Close inspection of his upper neck showed there was no haematoma, but a 4 cm healing wound was present below his right mastoid process. Oral examination showed his tongue deviating rightwards on protrusion. Touch sensation to the posterior third of his right tongue was absent. Flexible fibreoptic endoscopy of the laryngopharynx revealed an immobile right vocal cord in the paramedian position. A plain lateral radiograph of the neck showed no radio-opaque foreign body in the soft tissues of the neck. Owing to the high suspicion of a foreign body impacted in the neck, a computed tomography (CT) scan was carried out. A contrast-enhanced CT scan showed a radio-opaque foreign body in the right parapharyngeal space at the level of the C1 vertebra traversing the internal jugular vein and its medial edge 1–2 mm from the internal carotid artery ( Fig. 1 ). The right internal jugular vein at the level of the C1 vertebra was not shown by contrast material and was much smaller than the left internal jugular vein at the level of the thyroid cartilage ( Fig. 2 ), suggesting the right internal jugular vein was occluded by the foreign body. Three-dimensional (3D) CT indicated that a triangular foreign body was lodged in the right parapharyngeal space and did not involve the right internal carotid artery ( Fig. 3 ). To prevent secondary injury to the internal carotid artery due to neck movements, a cervical collar was put on the patient’s neck.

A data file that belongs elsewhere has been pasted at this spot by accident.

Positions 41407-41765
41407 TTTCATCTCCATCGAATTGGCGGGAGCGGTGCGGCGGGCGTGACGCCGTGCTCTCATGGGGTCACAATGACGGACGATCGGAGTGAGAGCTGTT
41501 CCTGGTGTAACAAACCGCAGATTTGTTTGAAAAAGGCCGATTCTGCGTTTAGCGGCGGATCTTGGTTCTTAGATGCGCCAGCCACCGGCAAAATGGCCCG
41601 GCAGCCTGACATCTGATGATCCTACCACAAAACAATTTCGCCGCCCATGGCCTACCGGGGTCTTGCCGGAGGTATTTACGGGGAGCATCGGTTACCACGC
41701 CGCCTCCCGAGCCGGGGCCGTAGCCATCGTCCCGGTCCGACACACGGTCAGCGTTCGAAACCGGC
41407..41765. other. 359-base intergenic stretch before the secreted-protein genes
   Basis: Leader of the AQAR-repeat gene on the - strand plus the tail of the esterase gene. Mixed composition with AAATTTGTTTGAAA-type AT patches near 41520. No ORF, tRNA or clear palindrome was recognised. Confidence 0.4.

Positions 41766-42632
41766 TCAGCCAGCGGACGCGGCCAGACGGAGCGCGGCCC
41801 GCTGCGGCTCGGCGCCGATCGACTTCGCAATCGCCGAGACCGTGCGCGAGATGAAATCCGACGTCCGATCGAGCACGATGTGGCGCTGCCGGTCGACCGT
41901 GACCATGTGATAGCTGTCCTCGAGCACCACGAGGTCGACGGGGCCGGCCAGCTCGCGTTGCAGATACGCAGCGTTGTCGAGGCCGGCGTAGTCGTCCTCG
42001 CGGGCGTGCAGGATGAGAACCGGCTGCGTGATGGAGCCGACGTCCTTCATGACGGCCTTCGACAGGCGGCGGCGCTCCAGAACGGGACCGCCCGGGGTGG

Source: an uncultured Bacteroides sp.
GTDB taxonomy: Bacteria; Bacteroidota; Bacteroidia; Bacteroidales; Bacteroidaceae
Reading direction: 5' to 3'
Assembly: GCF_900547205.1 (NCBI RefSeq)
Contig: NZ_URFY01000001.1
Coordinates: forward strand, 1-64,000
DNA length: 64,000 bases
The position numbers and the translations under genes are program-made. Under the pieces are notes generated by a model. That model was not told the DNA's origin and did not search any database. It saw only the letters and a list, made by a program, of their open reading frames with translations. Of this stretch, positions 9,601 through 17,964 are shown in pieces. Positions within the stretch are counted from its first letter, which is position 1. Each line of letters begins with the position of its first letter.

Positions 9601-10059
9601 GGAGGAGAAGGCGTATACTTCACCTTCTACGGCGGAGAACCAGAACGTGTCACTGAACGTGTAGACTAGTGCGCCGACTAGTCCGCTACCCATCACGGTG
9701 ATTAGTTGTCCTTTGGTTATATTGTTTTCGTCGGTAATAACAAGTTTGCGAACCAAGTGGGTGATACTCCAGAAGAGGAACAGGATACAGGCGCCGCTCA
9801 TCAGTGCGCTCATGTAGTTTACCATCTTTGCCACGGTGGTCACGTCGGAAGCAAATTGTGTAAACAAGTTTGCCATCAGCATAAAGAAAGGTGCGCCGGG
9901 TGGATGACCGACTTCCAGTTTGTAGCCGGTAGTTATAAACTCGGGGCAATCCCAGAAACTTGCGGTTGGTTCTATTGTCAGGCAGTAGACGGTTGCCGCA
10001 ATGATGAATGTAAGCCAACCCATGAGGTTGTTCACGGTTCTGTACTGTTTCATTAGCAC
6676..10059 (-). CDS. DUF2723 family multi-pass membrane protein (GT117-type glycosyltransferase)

On 4 June 2008, an exploration was performed, under general anaesthesia, through a transverse submandibular incision on the right side. After isolating the right sternocleidomastoid muscle and retracting it laterally, the right carotid sheath was opened. The common carotid artery, vagus nerve, and hypoglossal nerve were found to be intact in the carotid triangle, but the internal jugular vein was very small in caliber ( Fig. 2 ). The digastric muscle was transected and its bellies retracted. Upward dissection along the internal carotid artery was made to the foreign body. A glass fragment with surrounding fibrosis was noted to have penetrated and occluded the internal jugular vein at the level of the C1 vertebra. The medial edge of the foreign body was lying in close proximity to the right internal carotid artery. A triangle (2.6 cm × 2.4 cm × 2.3 cm) of a glass fragment was successfully removed without any active bleeding. The right internal jugular vein was ligated. The authors did not explore the cranial nerves in the parapharyngeal space because of skull base and mandibular limitations and tissue reaction to the foreign body. The digastric muscle was sutured back, and the wound was closed in layers after inserting a drain. Postoperative recovery was uneventful and the patient was discharged on the seventh day.
The patient was last seen 3 months after the operation when his dysphagia, right hemiglossoplegia and hoarseness had not improved. His right sternocleidomastoid and trapezius muscles had become severely atrophied. At his telephone follow-up on 22 April 2010, he complained that there were no significant changes in the signs and symptoms of hoarseness, tongue deviating rightwards on protrusion, and the atrophy of the right sternocleidomastoid and trapezius muscles, but his difficulty in swallowing had been alleviated.